Young Cavaliers surprise star-studded Nets in opener
CLEVELAND - The Brooklyn Nets are battle-tested and one of the league’s most experienced teams.
However, it was the youthful Cleveland Cavaliers who executed to perfection down the stretch in their 98-94 victory over the Nets on Wednesday in the season opener for both teams.
“Many times throughout the fourth quarter we could have folded,” Cavs coach Mike Brown said. “That didn’t happen at all. We kept fighting and fighting.”
And fight they did.
The Nets played the fourth quarter without All-Star point guard Deron Williams, who was on a strict minutes limit. He played almost 22 minutes and dished out nine assists before sitting down.
The Cavs unveiled center Andrew Bynum, who hadn’t appeared in an NBA game since May 21, 2012. He missed the entire preseason, and the Cavs had been coy about when they were going to put the 7-foot, 294-pounder in a game.
“It’s kind of like riding a bike,” he said of his 7-minute, 34-second stint in the first half.
When the Cavs activated him before the game, it was a signal that they were going to play the two-time NBA champion. He entered the game with 3:40 left in the first quarter to a standing ovation. He was active, with three points, three rebounds, two assists and two blocks. He was 1-of-5 from the field.
“I feel good right now,” Bynum said. “I’m going to have to see how I feel tomorrow. The team is going to be very cautious. I’m going to be very cautious.”
Brown decided that once he took Bynum out of the game, he wasn’t going to put him back in.
“We’re a different team with him out there,” Brown said. “I coached him in Los Angeles. He still has room to grow. It was exciting to see him out there.”
Cavs power forward Tristan Thompson had 18 points and a team-high nine rebounds.
All-Star point guard Kyrie Irving seemed to be in a funk offensively for most of the game. He finished with 15 points, seven rebounds and a team-high nine assists. He shot just 4-of-16 from the field.
His biggest assist came while falling to the court with 28.1 seconds left. He found center Anderson Varejao, who dropped in a 14-foot jumper for a two-point edge, 93-91. The Cavs never trailed thereafter.
Brown said he used to cringe when Varejao attempted a shot.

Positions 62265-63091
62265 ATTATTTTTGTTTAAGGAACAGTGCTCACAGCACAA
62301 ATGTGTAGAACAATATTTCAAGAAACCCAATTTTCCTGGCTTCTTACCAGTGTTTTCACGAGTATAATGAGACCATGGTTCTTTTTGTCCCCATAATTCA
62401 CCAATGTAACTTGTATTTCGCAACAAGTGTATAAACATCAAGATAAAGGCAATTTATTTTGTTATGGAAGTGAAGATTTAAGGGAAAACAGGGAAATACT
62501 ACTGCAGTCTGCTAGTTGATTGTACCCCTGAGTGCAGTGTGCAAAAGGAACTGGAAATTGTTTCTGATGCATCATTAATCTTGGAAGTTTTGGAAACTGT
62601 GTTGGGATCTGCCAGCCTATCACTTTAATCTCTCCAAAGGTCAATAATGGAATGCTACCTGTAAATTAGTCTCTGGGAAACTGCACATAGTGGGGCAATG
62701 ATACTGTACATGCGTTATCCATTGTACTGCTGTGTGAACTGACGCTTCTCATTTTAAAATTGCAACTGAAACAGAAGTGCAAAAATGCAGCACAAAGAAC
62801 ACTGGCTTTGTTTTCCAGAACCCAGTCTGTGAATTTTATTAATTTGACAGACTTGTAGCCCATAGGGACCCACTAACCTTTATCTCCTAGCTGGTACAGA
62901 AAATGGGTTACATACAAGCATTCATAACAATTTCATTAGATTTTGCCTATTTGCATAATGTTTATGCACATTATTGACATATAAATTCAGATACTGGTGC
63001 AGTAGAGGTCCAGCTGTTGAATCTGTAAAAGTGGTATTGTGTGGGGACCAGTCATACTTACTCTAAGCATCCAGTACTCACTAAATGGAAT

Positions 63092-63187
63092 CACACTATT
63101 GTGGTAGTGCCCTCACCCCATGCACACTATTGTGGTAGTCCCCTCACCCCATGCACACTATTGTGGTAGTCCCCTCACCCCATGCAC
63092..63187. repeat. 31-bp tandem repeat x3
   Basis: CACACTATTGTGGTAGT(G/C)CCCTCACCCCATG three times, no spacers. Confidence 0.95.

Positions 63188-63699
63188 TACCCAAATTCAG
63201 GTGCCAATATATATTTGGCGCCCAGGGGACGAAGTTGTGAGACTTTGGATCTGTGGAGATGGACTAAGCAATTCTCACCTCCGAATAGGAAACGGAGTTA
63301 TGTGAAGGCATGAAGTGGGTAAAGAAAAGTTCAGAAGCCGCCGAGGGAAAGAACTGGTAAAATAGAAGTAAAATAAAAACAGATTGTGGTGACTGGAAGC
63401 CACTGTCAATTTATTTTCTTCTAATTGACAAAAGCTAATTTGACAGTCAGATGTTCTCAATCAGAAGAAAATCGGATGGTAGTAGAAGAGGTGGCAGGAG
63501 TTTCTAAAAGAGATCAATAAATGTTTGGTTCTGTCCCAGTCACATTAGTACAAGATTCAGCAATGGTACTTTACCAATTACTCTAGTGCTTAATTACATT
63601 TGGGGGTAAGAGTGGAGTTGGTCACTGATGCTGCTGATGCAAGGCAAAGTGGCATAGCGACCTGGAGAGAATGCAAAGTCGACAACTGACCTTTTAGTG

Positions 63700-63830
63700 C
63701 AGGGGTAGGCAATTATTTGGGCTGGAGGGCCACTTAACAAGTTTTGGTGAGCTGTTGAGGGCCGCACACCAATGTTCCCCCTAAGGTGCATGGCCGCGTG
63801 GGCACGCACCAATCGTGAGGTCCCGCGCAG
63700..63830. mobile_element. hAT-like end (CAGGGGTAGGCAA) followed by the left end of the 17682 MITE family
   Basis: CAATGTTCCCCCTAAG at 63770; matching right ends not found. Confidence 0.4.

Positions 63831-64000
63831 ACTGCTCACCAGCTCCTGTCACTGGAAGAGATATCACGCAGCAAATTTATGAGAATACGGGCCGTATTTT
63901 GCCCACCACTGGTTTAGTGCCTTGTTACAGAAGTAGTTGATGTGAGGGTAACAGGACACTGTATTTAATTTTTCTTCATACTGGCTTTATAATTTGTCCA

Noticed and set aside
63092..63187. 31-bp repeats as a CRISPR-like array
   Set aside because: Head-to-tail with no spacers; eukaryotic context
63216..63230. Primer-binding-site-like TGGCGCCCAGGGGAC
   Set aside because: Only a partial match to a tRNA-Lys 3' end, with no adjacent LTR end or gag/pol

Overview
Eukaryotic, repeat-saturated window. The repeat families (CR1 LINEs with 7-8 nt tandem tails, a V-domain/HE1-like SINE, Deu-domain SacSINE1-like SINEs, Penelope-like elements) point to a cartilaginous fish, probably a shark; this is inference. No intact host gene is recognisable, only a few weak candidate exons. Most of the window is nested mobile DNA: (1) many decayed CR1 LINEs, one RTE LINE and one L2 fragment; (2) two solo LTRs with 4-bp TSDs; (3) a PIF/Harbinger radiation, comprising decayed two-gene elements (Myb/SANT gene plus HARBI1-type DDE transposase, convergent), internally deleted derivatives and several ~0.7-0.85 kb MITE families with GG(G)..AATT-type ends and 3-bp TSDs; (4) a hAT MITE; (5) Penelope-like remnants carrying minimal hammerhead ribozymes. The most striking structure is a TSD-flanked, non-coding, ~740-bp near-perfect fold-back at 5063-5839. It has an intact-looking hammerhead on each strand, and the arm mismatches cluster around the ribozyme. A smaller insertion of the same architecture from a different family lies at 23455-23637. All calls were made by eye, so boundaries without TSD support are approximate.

“He was wide open,” Brown said. “I didn’t think twice about it. Part of it is my maturation. I might have been too uptight at times.”
Nets center Brook Lopez had a game-high 21 points, five rebounds and three blocks. Forward Paul Pierce contributed 17 points, while Jason Terry added 14 points.
“Obviously, it hurts, but we have to go back and look at the reason why we lost this game,” Pierce said. “Throughout the season we have to understand it’s always going to be about the little things. To be a championship team, you have to clean those things up.”
Forward Kevin Garnett had eight points and a game-high 10 rebounds.
“There’s going to be a little more impatience, but everyone has to be patient,” Garnett said. “We’re not a perfect team by far, but we are a hard working team. We’re a team with no excuses.”
Nets interim coach Joe Prunty stepped in for Jason Kidd, who is serving a two-game suspension issued by the NBA for driving while impaired.
Prunty wasn’t happy with the outcome.
“It’s a game of runs,” he said. “I think a lot of comes down to first game of the season, people are getting comfortable with each other. In the game of basketball, there’s going to be runs.”
Pierce missed a 20-footer with 15.8 seconds left. Irving grabbed the rebound and was fouled. He deposited both free throws for a 95-91 advantage.
The Cavs’ starting backcourt of Irving and Dion Waiters struggled in the first half, shooting a combined 3-of-13 for six points. Luckily for the Cavs, their backups were outstanding.
Jarrett Jack (12 points, two assists) and C.J. Miles (10 points) shot a combined 7-of-11 in the first half.
“Jack had a calming effect offensively and defensively,” Brown said. “He gives us a veteran’s presence. I thought he was good, especially in the first half.”
The Cavs destroyed Brooklyn 48-37 on the boards, but they shot just 41.7 percent from the field, compared to the Nets’ 40.2 percent.
“It was a gritty, grimy game, just like I like it,” Brown said. “I’m sure Brooklyn didn’t feel they played their best. Because of our defense, that allowed us to get the win. The thing that was consistent was our ability to defend and rebound. They bought in.”
NOTES: Prunty finished last season as a Cavs assistant. ... Nets F Andrei Kirilenko, bothered by a stiff neck, was inactive. ... The Cavs are the second-youngest team in the NBA. They average 24 years, 156 days. ... Cavs C Tyler Zeller was available to play less than three weeks after he was rushed to the hospital to undergo an appendectomy. ... The Nets have six players on their roster who have been All-Stars: Garnett, Joe Johnson, Kirilenko, Lopez, Pierce and Williams. ... SF Earl Clark, a free agent acquisition, made his first start with the Cavs, winning a battle with Alonzo Gee for the job. Coach Mike Brown likes Clark’s 6-10 frame and his ability to defend.